World Risk Index presented by Prof. Birkmann in New York
Prof. Dr. Jörn Birkmann, director of the Institute of Spatial and Regional Planning, University of Stuttgart and member of the IRDR (Integrated Research on Disaster Risk) Science Committee presented together with colleagues from the UN University and the Alliance Development Works the WorldRiskReport and the latest results of the WorldRiskIndex. The high level event that took place at the German House in New York on 26 February 2016 was attended by more than 100 diplomats, UN officials and scientists. It was hosted by H.E. Ambassador Harald Braun, Permanent Representative of Germany and H.E. Ambassador Masud Bin Momen, Permanent Representative of Bangladesh.
The World Risk Index developed and calculated by Prof. Birkmann and Dr. Welle from the University of Stuttgart, evaluates the exposure to natural hazards faced by 171 countries and assesses the inherent vulnerability in the countries towards suffering from impacts when facing these hazards
The index shows that Vanuatu is the country with the highest disaster risk (Index value: 36.72) among the 171 countries covered by the World Risk Index 2015. Tonga ranked 2nd (Index value: 28.45) and the Philippines, ranked 3rd (Index value: 27.98). Whereas Tonga shows an increase in the lack of adaptive capacities, the Philippines have managed to slightly reduce their lack of adaptive capacities and susceptibility.
Thus, one can conclude from the results of the WorldRiskIndex that the conventional classification of countries into least developed, middle income and high income countries is not sufficiently applicable anymore for risk reduction and adaptation strategies that have been agreed upon in Sendai (Sendai Framework) and the COP 21 in Paris in 2015. For implementing the Sendai and Paris agreements, we need to better account for similarities of countries in terms of hazard exposure and vulnerability profiles said Prof. Birkmann during the event.
Moreover, Dr. Garschagen from the UN University stressed that the report clearly shows that hunger and food insecurity have negative effects on disaster risks and that disasters might increase food insecurity. Floods or cyclone events, for example, often do not only destroy harvests and granaries; they also destroy transportation infrastructure and lifelines, which hampers the provision of supplies to crisis regions. Not only do disasters often have devastating consequences for a country’s food situation but food insecurity conversely also raises disaster risk.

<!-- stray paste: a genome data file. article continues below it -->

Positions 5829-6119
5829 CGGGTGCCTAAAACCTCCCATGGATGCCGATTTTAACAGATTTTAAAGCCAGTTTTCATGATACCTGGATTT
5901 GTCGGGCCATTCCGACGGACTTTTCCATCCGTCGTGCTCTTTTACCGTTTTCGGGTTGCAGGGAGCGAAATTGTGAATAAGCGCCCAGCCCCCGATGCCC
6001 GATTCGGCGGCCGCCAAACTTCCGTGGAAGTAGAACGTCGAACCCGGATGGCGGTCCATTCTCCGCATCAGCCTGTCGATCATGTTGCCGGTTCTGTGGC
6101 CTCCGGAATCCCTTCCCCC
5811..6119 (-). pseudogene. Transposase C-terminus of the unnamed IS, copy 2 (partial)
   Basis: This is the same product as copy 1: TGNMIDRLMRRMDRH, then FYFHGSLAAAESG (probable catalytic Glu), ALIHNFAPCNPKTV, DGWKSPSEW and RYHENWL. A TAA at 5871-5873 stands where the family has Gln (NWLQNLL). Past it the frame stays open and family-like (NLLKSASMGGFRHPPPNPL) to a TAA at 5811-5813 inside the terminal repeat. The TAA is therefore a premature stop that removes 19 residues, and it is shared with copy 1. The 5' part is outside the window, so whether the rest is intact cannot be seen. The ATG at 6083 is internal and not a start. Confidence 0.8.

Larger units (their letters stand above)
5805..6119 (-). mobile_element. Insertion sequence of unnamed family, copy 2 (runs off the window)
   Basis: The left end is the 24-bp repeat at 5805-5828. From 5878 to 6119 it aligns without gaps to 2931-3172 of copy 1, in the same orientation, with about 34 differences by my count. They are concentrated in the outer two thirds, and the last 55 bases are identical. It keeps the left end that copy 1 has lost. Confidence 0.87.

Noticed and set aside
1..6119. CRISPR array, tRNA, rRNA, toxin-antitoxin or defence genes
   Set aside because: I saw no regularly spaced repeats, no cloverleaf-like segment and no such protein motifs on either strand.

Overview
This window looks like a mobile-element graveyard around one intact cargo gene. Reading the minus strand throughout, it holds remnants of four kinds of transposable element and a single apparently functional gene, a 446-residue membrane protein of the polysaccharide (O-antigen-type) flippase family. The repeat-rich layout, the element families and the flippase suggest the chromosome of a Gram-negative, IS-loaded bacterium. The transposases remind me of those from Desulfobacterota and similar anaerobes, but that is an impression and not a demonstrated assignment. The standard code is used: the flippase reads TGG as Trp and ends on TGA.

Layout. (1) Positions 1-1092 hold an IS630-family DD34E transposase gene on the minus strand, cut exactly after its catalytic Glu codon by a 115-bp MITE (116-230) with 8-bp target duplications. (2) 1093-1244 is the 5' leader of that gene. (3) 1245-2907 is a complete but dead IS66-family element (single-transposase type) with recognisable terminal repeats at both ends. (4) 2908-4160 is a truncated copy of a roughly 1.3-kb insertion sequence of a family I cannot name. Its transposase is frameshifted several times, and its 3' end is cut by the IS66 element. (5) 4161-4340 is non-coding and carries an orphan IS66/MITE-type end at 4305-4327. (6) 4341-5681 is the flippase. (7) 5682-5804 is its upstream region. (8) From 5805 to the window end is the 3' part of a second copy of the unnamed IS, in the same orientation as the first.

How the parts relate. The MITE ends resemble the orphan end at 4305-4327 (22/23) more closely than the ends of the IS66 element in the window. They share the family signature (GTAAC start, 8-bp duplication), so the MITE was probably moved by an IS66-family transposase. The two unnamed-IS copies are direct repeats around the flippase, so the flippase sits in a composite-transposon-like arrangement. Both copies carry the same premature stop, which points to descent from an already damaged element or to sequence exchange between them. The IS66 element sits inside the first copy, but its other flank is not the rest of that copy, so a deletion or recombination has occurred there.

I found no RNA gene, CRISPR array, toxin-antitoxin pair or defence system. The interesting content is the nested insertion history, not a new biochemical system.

To read more about the key results of the WorldRiskIndex, visit the following website here
The full report can be downloaded at World Risk Report 2015.
More information about the science base of the WorldRiskIndex can be found in the following peer-reviewed journal papers:
Persons on this photo from right to left:
- Mr. Jo Scheuer, Director / Chief of Profession Climate Change and Disaster Risk Reduction, United Nations Development Programme
- Professor Jörn Birkmann, Director, Institute of Spatial and Regional Planning, University of Stuttgart
- H.E. Ambassador Masud Bin Momen, Permanent Representative of Bangladesh
- H.E. Ambassador Harald Braun, Permanent Representative of Germany
- Ms. Carla Mucavi, Director, Liaison Office of the Food and Agriculture Organization of the United Nations
- Dr. Matthias Garschagen, Head of Vulnerability Assessment, Risk Management and Adaptive Planning, United Nations University, UNU-EHS
- Mr. Peter Mucke, Director of Bündnis Entwicklung Hilft, Germany, and Managing Director of the World Risk Report